getting her back to her room.  She had sat on the bed in total defeat as she listened to the click of the lock followed by the receding
footsteps.  She had no intention of giving up, however. Next time she would have to have a better plan, a foolproof plan.  She would
do whatever it took to get away from here, away from her cold-hearted captor.  But it would take time, which was not a problem since
time was the one thing she seemed to have on her side.
Pushing those thoughts to the back of her mind, she turned her face towards the multi-paned window that overlooked the corner of
Walnut and Ward Streets.  The mid October weather had quite suddenly turned unseasonably cold and wet. Furious raindrops scurried
down the window as though trying to escape the raging storm.  The few remaining commuters who waited on the corner for the last
bus of the day, stood huddled together in the hopes of sharing a bit of body heat. One couple in particular caught her eye. They were
an attractive couple that looked to be in their mid-twenties.  The girl had her arms wrapped around the young man’s chest so that he
could use his trench coat to shield them from the wind and rain that snapped nastily at them from all directions.  With hats pulled
down as far as possible and noses turning red from the frosty air, they stood watching her as she was watching them. She wondered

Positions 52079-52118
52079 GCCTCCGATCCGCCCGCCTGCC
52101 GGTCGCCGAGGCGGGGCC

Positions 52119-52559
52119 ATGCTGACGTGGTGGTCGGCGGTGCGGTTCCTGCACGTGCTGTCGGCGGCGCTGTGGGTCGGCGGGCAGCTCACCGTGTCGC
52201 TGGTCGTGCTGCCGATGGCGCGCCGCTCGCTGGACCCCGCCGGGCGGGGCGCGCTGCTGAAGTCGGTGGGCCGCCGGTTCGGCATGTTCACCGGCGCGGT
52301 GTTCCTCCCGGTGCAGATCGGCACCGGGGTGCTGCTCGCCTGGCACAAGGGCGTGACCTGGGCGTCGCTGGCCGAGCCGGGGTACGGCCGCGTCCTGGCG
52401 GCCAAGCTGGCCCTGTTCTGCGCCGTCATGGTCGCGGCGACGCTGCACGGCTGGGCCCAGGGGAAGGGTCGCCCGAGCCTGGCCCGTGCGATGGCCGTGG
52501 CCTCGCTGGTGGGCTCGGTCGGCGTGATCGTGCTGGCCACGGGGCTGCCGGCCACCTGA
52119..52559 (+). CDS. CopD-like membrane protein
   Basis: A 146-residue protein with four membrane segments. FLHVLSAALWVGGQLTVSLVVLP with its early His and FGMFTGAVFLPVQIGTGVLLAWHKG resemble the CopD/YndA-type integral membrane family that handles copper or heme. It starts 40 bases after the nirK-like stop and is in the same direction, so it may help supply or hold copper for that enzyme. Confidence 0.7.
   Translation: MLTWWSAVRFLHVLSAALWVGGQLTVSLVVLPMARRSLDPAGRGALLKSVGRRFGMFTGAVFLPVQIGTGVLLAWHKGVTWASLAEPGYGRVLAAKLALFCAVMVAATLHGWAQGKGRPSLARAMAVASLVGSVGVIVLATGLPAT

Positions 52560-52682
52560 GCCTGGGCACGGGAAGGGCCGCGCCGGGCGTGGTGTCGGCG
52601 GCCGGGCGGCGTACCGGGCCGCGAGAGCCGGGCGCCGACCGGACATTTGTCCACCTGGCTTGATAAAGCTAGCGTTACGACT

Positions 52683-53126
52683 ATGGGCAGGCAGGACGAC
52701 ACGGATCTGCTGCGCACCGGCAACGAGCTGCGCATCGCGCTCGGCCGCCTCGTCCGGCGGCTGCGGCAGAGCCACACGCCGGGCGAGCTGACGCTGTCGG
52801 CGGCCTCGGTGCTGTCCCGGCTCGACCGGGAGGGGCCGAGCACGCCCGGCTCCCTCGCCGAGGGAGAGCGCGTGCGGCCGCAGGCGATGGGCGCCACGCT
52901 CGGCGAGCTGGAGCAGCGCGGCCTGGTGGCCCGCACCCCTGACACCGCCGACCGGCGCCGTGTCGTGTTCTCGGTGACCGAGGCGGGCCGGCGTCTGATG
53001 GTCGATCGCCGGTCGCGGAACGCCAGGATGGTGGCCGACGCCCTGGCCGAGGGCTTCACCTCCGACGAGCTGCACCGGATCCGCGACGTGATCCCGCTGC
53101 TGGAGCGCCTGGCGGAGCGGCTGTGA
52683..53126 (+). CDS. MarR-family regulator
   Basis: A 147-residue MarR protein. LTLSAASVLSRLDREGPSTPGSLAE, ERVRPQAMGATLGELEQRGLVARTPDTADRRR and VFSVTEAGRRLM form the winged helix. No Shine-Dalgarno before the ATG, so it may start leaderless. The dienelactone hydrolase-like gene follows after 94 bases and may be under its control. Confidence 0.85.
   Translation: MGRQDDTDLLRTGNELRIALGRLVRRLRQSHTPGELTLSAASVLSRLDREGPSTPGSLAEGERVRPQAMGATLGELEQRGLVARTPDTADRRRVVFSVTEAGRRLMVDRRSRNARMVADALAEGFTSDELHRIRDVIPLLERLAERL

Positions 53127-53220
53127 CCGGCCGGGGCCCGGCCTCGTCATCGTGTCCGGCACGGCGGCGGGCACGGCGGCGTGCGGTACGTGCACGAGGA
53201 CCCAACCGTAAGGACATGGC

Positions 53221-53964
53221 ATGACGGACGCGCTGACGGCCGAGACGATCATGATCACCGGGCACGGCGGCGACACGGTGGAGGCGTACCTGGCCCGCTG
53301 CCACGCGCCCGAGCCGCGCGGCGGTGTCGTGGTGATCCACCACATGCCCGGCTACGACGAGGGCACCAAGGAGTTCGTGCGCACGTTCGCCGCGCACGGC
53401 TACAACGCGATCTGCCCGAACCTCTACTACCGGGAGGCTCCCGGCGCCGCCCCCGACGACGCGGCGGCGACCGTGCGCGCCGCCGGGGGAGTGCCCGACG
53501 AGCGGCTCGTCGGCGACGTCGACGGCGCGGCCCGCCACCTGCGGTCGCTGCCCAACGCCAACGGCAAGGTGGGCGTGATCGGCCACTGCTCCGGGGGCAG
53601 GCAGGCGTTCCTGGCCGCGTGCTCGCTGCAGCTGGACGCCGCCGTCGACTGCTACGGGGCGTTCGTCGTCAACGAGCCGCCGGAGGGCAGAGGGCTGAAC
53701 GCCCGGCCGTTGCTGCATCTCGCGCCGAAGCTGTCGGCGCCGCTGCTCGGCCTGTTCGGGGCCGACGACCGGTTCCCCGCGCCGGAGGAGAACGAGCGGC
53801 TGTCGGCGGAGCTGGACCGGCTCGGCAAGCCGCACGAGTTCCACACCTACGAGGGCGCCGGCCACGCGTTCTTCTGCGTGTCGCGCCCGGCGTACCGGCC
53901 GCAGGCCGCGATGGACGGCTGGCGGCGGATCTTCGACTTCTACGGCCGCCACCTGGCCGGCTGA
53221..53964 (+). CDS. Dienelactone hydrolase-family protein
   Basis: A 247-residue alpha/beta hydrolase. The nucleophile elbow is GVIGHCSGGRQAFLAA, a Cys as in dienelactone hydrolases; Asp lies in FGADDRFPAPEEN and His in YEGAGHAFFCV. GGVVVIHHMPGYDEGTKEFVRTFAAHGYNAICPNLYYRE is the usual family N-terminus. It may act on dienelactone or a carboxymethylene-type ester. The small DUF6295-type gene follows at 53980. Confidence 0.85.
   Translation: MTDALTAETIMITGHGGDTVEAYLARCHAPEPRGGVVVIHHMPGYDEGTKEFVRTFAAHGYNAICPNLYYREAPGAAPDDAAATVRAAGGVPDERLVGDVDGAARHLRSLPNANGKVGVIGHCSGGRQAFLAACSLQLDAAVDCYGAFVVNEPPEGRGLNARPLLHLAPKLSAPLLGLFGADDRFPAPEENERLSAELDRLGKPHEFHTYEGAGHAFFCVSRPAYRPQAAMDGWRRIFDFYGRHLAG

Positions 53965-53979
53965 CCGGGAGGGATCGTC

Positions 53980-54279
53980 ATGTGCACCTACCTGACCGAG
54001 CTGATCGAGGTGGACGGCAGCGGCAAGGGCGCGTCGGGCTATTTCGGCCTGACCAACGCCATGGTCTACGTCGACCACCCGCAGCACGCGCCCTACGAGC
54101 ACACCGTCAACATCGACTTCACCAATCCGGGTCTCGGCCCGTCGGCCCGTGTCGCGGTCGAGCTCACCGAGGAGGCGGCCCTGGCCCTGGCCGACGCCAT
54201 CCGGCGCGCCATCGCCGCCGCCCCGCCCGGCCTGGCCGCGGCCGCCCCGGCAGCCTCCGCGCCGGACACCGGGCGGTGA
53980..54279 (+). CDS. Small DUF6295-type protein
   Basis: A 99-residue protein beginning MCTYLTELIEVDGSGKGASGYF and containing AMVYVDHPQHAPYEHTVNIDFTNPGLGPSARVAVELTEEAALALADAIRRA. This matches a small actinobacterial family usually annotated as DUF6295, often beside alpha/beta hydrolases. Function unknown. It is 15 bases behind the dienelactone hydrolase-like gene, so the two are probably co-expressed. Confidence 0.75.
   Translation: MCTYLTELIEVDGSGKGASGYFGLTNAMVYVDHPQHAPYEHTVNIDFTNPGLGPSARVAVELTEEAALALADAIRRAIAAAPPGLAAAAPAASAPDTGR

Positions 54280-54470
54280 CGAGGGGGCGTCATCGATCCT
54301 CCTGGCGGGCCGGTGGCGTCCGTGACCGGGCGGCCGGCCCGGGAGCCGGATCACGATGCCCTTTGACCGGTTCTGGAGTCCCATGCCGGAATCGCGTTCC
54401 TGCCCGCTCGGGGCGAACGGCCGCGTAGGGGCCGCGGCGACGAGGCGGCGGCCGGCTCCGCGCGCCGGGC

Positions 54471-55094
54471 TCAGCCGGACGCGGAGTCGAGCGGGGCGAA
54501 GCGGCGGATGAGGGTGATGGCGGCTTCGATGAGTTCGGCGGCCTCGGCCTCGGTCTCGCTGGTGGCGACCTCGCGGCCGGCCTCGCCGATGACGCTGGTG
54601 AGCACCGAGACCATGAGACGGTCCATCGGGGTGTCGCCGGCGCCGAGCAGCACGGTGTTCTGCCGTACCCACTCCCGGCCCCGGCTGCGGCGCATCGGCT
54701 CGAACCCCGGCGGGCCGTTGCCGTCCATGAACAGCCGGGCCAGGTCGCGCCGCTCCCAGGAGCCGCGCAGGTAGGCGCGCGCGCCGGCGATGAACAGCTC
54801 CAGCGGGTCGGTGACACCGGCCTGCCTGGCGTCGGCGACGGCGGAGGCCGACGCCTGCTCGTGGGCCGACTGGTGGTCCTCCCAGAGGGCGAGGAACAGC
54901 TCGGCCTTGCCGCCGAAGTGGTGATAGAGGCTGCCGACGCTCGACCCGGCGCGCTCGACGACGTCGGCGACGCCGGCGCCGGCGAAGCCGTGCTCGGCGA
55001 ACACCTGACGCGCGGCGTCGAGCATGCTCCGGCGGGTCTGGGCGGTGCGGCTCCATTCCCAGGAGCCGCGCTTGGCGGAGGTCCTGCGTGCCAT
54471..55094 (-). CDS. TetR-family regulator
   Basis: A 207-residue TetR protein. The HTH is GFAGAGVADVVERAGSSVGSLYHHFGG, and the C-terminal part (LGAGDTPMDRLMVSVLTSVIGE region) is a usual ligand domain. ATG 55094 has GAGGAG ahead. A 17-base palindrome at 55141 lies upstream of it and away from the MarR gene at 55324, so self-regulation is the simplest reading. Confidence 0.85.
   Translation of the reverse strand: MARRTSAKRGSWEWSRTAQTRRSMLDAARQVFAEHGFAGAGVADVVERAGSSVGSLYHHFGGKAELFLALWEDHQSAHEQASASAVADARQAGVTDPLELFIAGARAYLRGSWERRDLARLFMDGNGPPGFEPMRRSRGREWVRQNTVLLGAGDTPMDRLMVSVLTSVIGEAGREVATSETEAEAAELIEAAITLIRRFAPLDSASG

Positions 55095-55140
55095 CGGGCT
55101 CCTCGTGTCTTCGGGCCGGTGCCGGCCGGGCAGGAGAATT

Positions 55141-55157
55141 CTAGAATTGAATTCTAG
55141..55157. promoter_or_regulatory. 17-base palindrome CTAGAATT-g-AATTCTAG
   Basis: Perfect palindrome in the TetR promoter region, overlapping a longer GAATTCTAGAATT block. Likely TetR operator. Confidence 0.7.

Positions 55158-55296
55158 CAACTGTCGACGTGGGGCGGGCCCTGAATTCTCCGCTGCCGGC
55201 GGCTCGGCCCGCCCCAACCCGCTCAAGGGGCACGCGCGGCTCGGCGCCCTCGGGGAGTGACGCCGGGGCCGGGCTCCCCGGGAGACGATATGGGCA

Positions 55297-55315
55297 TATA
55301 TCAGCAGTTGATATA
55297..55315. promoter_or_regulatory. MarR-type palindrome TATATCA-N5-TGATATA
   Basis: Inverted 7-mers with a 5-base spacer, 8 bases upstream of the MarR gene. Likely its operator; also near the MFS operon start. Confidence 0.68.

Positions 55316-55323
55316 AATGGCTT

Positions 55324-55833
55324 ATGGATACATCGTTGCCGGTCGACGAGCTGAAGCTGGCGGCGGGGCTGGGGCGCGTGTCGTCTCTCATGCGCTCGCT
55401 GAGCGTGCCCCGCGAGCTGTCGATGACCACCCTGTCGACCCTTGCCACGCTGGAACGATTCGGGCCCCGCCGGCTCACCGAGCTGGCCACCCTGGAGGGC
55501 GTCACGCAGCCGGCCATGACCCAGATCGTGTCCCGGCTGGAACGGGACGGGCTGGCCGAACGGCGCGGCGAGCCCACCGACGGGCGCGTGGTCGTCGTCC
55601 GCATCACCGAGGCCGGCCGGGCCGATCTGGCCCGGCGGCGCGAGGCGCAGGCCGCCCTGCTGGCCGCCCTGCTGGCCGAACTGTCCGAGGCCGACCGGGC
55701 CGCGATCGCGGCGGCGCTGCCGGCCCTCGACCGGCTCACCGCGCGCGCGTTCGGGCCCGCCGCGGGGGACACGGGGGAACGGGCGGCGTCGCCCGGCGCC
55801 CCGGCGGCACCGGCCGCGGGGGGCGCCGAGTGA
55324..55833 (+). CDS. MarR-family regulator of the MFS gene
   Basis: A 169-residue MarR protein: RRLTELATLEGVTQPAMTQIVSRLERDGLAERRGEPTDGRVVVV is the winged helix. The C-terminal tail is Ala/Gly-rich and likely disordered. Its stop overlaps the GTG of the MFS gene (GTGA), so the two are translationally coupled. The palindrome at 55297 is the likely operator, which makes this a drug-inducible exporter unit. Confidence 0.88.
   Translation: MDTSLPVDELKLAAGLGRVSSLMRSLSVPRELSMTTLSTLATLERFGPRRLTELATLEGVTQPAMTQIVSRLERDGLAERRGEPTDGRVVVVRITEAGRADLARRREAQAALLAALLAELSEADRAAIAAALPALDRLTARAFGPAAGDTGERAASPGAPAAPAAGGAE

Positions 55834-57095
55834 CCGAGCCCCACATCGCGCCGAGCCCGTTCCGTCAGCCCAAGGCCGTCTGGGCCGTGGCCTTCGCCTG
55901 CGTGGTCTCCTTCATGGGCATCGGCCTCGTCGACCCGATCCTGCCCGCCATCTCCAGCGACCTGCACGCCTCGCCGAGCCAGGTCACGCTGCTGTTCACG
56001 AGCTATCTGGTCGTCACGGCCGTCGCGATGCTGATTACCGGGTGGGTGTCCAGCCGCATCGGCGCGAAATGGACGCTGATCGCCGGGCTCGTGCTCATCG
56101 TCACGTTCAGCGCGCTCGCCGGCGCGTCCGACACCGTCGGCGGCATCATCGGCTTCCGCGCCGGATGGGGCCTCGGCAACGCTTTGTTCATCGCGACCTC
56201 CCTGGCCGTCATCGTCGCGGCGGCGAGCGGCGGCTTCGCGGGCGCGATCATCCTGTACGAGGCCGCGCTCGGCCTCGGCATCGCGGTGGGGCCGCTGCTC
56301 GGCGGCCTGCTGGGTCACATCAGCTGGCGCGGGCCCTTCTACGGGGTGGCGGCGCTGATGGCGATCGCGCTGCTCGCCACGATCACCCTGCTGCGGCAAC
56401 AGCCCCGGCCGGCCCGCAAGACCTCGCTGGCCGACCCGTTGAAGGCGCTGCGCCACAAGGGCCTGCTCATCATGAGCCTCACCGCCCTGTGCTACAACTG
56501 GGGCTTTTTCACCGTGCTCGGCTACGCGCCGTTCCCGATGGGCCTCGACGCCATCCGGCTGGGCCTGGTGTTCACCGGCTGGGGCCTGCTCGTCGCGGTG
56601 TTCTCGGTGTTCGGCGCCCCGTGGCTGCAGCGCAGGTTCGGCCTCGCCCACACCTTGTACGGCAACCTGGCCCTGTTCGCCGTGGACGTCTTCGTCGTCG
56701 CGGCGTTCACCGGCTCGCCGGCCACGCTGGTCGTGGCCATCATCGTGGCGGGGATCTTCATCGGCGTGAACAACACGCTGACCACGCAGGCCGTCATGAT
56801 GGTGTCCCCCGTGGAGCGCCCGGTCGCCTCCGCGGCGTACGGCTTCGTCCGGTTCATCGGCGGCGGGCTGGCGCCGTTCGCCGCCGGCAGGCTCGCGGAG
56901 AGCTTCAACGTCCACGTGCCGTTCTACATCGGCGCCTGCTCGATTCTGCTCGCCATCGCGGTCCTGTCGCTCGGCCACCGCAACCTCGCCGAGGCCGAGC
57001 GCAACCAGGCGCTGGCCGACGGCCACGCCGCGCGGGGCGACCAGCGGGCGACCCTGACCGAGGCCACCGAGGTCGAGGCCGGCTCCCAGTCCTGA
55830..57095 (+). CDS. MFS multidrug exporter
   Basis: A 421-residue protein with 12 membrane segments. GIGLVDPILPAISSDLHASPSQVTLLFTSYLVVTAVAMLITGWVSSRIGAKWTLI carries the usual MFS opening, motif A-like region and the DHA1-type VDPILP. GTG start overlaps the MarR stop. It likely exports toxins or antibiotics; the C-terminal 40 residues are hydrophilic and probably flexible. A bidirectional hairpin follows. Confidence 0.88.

just what they would think of the scene that was being played within these heavy walls.
She tried to picture what this tableau might have looked like from their point of view.
She thought that she must have looked quite content sitting here in her dark green velvet robe, her long white-blonde hair tied back
into a ribbon wrapped ponytail. They would see the oh so good looking man and possibly notice the delicate china tea service that sat
between them on the heavy mahogany table.  The spacious library would look quite toasty and intimate due to the flickering fire that
cast a soft golden glow around the two of them. The book-laden shelves that ran from floor to ceiling as well as the dark stained
walnut walls would only add to their impression of a romantic evening being shared by lovers or perhaps a happily married couple
enjoying time together.
She could feel a smug smile lifting the corners of her mouth and quickly stopped herself from allowing it to evolve into a grin.